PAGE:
I gave out a hopeless sigh. Where could it have gone? I began searching through in my nightstand and suitcases, hoping it would turn up. Why didn't I think to make a second copy, just in case?

Sabine sauntered through the open door and I suppressed a curse. What was she doing here?

She ignored me and went straight to Skyler. The other girl held out a necklace to her. Sabine took it, marveling at the sparkling blue stone that hung from the silver chain.

"This is gorgeous," she drawled. "Thanks for letting me borrow it."

"Just remember to give it back," Skyler replied in her typical exhausted manner.

"Don't worry, I'm not going to run off with it," she said, slipping the necklace over her neck.

"Whatever. I'm gonna go practice choreography," Skyler said and walked out of the room.

Much to my chagrin, Sabine did not follow. I watched her as she stood in front of the dresser, admiring herself in Skyler's round makeup mirror.

"What are you looking for?" she asked innocently.

I froze. Why wasn't she leaving?

"My project," I murmured.

"Ooh, that's not good," she said. She pursed her lips and turned back to the mirror, adjusting a stray strand of hair away from her face.

"No, it isn't," I replied and returned to my search. My nightstand was coming up empty.

"It's not this, is it? Shelby Knight said you left it in her room," she held out a folded piece of paper.

I jolted to my feet and ran over. I reached for the paper, but she snatched it away. I cursed inwardly.

"Give it back," I pleaded.

She held her hand out to stop me and unfolded the paper. It really was my poem. I recognized the shape of the words bleeding through the thin parchment. Sabine's eyes raked over the page. The corner of her mouth curled up. I made an attempt to snatch it from her grasp, but she stepped back, wandering aimlessly toward the desk.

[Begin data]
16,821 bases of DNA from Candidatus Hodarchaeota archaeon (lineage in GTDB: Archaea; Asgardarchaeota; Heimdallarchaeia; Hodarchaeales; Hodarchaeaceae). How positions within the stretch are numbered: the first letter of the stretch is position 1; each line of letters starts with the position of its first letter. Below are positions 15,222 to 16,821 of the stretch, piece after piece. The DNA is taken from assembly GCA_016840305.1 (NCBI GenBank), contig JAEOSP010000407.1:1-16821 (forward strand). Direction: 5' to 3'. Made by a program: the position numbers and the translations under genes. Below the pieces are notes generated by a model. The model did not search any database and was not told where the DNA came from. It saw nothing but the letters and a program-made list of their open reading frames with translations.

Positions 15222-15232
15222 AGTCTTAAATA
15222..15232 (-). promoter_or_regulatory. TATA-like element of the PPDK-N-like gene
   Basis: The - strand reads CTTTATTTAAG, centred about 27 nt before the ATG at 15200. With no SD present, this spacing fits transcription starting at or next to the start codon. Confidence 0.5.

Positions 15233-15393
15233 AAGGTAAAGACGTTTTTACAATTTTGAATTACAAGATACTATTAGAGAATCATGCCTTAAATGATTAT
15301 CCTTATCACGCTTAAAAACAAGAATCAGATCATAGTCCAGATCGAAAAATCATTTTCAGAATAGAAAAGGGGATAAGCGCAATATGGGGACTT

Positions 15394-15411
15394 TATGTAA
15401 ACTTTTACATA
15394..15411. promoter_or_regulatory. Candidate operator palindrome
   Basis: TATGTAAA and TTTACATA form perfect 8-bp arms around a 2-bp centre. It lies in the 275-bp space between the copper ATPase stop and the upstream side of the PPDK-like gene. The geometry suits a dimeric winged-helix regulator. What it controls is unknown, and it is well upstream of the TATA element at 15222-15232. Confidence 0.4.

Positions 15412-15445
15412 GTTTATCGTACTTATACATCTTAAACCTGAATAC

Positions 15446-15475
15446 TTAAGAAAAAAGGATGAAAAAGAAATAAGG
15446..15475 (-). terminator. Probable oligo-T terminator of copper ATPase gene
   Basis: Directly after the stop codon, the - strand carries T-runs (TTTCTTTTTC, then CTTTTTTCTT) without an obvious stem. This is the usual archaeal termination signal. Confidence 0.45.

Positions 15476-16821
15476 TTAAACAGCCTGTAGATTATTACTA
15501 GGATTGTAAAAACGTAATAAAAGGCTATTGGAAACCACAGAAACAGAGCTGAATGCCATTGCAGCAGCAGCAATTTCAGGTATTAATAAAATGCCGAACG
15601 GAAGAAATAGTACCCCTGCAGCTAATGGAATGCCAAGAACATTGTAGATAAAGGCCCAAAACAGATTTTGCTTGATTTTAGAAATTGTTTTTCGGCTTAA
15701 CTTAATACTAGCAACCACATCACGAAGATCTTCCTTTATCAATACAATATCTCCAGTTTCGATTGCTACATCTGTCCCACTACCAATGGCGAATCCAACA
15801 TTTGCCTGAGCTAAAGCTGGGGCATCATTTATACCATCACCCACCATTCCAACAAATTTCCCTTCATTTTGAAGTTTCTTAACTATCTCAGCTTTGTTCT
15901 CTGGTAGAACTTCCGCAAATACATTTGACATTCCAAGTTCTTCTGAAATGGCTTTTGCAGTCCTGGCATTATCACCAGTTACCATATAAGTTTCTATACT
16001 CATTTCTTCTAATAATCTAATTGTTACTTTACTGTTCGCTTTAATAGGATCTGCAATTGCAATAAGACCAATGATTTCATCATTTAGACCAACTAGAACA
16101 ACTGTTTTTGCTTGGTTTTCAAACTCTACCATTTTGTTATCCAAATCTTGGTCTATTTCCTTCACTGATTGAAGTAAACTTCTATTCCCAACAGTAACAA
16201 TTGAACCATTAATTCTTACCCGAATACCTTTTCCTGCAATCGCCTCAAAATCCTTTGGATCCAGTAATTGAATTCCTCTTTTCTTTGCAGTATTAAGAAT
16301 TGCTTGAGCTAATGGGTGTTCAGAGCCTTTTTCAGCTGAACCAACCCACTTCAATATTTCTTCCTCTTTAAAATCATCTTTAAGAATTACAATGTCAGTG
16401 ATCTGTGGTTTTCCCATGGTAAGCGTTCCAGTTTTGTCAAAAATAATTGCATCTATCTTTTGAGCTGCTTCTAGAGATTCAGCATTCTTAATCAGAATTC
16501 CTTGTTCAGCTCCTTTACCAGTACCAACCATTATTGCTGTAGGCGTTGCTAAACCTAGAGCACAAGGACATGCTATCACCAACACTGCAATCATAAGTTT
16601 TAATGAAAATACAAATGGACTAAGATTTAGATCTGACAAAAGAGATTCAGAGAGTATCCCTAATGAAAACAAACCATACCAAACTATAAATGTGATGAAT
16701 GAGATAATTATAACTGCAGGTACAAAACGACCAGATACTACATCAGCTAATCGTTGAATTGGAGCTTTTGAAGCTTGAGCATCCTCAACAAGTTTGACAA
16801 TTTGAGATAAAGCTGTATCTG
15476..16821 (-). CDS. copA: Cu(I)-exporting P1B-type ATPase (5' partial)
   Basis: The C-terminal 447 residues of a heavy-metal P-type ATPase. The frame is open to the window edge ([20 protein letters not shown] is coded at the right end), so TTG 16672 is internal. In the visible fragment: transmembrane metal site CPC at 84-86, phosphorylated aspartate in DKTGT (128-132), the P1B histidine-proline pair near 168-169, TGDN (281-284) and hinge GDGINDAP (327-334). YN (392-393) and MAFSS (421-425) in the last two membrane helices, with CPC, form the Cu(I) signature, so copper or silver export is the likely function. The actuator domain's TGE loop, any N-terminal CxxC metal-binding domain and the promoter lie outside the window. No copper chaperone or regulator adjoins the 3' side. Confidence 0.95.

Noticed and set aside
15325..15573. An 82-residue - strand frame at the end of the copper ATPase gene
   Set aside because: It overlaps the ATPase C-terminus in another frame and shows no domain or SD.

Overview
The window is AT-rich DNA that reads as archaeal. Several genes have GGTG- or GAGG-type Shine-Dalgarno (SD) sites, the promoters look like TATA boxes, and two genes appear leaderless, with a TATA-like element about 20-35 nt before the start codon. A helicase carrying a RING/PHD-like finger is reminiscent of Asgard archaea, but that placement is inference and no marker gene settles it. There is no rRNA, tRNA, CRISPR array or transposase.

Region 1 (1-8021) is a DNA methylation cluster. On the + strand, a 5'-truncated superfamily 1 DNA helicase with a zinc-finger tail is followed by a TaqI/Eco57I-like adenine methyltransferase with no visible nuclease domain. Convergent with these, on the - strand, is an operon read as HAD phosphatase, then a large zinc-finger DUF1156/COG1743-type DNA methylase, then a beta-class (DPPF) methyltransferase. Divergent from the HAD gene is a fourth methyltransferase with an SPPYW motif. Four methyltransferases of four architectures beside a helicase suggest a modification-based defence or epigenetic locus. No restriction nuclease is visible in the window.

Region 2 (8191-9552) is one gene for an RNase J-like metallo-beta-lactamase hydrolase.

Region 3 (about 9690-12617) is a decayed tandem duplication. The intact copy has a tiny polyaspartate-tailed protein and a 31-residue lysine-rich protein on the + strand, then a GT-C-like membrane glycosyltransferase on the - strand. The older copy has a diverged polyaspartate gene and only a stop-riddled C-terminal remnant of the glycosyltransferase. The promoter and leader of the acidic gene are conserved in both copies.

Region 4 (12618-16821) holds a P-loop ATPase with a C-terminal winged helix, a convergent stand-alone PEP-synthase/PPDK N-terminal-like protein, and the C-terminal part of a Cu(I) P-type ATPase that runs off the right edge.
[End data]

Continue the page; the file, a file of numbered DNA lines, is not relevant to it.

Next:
Sabine lips twisted into a wolfish grin. An unsettling cackle escapes her red lipped mouth, making me flinch. I could feel a blush creeping across my cheeks. The last thing I needed right now was a critique from the likes of her.

"My God," she laughed. "You think this sappy drivel is going to impress the king?"

I didn't, but it was none of her business.

"Why do you care?" I snapped. "Just give it back."

Sabine glanced up and down the poem one more time, her head shaking in amusement. I crossed my arms. She put the poem face down on the writing desk. As I took a step to retrieve it, I froze. Sabine had unlatched the window.

She leaned over the desk and inhaled the crisp night air. The curtains fluttered slightly in the breeze. The folded page flew up and I bolted forward. Sabine caught it before I had the chance.

We were frozen in place, my arms outstretched toward the fluttering page she held out of reach. I gave her a pleading look. Her hazel eyes narrowed in response. Then, without blinking or breaking eye contact, she tore the page in half.

I stumbled back, horrified. Without a word, Sabine tore the remaining pieces a second time and then a third. She crumpled them in her hand and with a smug smile, stuck her arm out the open window.

"Please," I begged. Tears formed in my eyes.

Sabine opened her fist and my poem was carried away by the wind.

"No," I whispered, my voice a choked sob. I stared out as the pieces fluttered away into the darkness.

Sabine dusted off her hands. She straightened her shoulders and walked silently out of the room.

My legs gave out and I crumpled into a heap on the floor. My heart thundered inside my chest. Tears flowed thick and hot, blinding me.